Research supports the belief that the negative nature of withdrawal symptoms is associated with drug users continued abuse of a certain drug (Rogers, 2002). Social/contextual level influences have a massive level of governance over a person’s rationalising to use drugs. College students say they utilise alcohol and drugs in order to lessen depression, increase sociability, satisfy curiosity, heighten sexual pleasure, alleviate physical discomfort and expand consciousness (Robbins et al. , 1970). Association with peers tilising drugs is one of the strongest predictors of adolescent drug use (Fergusson et al, 1995; Brook et al, 1990). If other members of the group begin using drugs, some people are influenced to trade sobriety for use in order to fit in and adapt to the group. Motivation for this exists in the individual wanting to conform to the dynamics of the group paired with fear of rejection from the group. An example of this is conveyed by Hohman et al (2013) via a study of data obtained from the National Survey of Parents and Youth (N= 1,604).
Two hierarchical multiple regression models were developed examining the association between ambivalent attitudes, intentions and later marijuana use. The hierarchical models consisted of; an analysis of the moderating effect of ambivalence on the persons intent to use marijuana and the testing of the moderation of ambivalence on literal marijuana use a year later. Results from both hierarchical analyses propose that ambivalence moderated the association of friend norms and subsequent adolescent marijuana use: friend norms were better predictors of marijuana intentions (? 0. 151, t = 2. 29, p = 0. 02) and subsequent use when adolescents were attitudinally ambivalent about marijuana use (? = 0. 071, t = 2. 76, p = 0. 006). The environment of a person greatly influences their susceptibility to drug use. Not only does the social context of a person influence drug use but the environment itself plays a very influential role. A study undertaken in Zinberg’s ‘Drug, Set, And Setting: The Basis For Controlled Intoxicant Use’, analysed a group of American soldiers who began using and became addicted to heroin during the Vietnam war.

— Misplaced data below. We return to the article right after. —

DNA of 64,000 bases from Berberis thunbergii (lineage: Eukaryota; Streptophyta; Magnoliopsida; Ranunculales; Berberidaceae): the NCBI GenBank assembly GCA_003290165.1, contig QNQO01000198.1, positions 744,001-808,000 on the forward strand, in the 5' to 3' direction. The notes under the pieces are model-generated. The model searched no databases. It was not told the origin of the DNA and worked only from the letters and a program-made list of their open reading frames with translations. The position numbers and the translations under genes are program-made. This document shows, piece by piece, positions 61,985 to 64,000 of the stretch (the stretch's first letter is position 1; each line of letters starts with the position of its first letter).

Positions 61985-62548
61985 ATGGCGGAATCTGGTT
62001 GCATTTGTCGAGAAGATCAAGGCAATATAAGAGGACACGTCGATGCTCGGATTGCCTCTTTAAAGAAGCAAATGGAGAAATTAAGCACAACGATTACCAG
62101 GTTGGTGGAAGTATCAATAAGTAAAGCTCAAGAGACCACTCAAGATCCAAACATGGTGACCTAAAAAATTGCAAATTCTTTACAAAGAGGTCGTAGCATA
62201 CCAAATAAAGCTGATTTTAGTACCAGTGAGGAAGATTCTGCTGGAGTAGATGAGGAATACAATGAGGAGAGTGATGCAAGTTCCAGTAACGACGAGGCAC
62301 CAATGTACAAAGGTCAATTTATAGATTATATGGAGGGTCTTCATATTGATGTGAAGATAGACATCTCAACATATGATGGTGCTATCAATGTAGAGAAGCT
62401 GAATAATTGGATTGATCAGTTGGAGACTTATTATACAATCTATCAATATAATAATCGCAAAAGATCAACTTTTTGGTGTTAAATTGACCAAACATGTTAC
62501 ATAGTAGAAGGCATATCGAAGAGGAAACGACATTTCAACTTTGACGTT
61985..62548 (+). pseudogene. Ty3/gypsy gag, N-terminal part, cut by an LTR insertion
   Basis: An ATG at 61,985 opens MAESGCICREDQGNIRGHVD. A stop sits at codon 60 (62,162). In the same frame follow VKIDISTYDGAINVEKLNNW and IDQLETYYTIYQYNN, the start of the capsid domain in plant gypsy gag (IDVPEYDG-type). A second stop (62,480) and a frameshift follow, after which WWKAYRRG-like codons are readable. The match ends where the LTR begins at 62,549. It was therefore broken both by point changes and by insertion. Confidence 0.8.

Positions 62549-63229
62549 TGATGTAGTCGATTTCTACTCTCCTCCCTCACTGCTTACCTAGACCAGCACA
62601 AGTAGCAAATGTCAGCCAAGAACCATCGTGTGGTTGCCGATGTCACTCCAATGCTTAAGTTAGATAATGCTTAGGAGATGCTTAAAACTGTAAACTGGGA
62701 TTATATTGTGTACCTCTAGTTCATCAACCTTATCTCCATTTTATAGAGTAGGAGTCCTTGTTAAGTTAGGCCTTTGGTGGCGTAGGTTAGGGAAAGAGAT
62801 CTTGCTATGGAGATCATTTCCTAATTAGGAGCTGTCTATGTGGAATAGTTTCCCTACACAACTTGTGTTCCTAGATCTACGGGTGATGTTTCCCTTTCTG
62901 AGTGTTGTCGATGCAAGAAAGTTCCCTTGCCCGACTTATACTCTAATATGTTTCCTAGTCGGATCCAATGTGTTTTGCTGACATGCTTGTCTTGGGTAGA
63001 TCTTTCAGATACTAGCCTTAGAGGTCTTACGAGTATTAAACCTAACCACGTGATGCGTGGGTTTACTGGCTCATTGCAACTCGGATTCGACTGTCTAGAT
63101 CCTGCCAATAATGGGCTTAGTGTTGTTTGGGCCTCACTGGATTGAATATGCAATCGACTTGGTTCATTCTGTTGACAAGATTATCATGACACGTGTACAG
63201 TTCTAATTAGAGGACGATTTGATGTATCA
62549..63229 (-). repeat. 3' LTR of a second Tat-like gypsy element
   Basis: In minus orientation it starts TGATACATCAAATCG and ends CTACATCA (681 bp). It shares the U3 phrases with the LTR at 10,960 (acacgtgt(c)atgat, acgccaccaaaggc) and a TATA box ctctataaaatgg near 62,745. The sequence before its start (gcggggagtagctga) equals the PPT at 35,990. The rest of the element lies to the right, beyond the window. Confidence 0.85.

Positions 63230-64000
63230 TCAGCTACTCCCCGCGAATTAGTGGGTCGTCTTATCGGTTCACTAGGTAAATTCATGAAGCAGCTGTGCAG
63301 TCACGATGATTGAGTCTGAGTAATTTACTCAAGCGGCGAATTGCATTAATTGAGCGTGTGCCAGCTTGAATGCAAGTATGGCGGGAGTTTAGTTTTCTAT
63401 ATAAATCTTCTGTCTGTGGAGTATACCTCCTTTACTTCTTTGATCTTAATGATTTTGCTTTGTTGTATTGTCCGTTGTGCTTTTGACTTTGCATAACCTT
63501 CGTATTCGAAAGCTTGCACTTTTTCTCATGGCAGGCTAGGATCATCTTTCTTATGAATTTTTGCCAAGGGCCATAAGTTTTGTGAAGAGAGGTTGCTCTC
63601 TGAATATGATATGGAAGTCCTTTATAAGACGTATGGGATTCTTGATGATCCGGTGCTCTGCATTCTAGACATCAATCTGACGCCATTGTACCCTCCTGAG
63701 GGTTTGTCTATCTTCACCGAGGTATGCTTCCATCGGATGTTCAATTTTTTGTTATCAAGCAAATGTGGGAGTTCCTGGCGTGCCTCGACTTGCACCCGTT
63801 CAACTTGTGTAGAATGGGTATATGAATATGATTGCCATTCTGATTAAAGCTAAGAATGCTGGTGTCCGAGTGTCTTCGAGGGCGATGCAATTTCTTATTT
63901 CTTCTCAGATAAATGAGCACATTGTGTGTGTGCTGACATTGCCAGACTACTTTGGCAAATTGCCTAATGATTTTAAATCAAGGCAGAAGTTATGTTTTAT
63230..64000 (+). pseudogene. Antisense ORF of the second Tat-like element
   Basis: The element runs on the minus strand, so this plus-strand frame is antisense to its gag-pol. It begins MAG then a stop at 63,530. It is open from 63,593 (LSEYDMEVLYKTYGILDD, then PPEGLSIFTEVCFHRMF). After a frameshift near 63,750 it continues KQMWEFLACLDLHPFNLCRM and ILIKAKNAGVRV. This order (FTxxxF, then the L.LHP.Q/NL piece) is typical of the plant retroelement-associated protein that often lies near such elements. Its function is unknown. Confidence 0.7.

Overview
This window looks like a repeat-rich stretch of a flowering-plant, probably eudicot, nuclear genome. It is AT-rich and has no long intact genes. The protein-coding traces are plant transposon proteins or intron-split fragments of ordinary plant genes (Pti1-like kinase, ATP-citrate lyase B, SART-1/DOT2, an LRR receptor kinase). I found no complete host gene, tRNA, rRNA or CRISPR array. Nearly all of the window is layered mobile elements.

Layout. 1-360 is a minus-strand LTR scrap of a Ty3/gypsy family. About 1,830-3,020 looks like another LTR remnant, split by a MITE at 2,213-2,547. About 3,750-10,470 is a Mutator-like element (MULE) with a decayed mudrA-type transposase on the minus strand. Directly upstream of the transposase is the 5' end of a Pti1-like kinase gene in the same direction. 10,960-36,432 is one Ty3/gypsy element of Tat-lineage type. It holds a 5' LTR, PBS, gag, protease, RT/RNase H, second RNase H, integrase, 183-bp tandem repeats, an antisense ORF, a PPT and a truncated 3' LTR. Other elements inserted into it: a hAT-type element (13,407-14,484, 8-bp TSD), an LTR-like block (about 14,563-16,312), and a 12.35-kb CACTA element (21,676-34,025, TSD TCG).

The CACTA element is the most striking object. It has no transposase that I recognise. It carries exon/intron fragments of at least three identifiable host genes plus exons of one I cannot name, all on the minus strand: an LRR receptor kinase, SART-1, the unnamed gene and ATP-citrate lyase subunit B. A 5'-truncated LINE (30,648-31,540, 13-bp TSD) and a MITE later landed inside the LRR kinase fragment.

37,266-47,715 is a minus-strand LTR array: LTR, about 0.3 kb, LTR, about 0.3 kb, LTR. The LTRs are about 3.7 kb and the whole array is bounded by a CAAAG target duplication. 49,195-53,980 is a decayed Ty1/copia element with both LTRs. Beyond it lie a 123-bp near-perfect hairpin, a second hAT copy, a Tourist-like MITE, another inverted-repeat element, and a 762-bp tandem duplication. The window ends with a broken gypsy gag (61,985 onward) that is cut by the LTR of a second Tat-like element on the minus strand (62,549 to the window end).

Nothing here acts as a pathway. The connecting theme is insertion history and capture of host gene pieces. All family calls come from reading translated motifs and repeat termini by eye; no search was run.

After the war effort, usage “virtually ceased”, with only 12% of the soldiers remaining addicted after returning back to the United States. It is evident that these American soldiers were utilising heroin as a form of escapism, a way to disassociate themselves from the harsh reality they were situated in. Hence it can be expected that a person’s socioeconomic status would affect their use of drugs. People living in a negative environment and/or of a lower socio economic status would be more likely to turn to drug use as a means of dealing with and escaping their predicament.
In the process of determining why people use drugs a diverse range of conclusions have been reached via a model representative of Zinberg’s theory. We began by stating the ritual usages practiced for thousands of years which have transcended into society after society. We begin with Zinberg’s notion of the individual and diverge into the way in which human cognition is affected by drugs. As this topic is explored it is conveyed just how susceptible our brains are to drug use and why we enjoy the temperamental effects drugs create.
Genetics, physical and psychological disposition are also conveyed as influencing reasoning for drug use. Drugs are addressed via the perceived functions of illegal and legal drugs by an analysis of drug categorisations where perceived functions and reasons for use are conveyed. Drug expectancy and tolerance is explained and the reasoning for continued use and addiction is communicated via a study by Schafer & Brown (1991). The social/contextual level of influence is analysed via various studies by Zinberg (1986) and Hohman (2013) conveying environmental and social influences.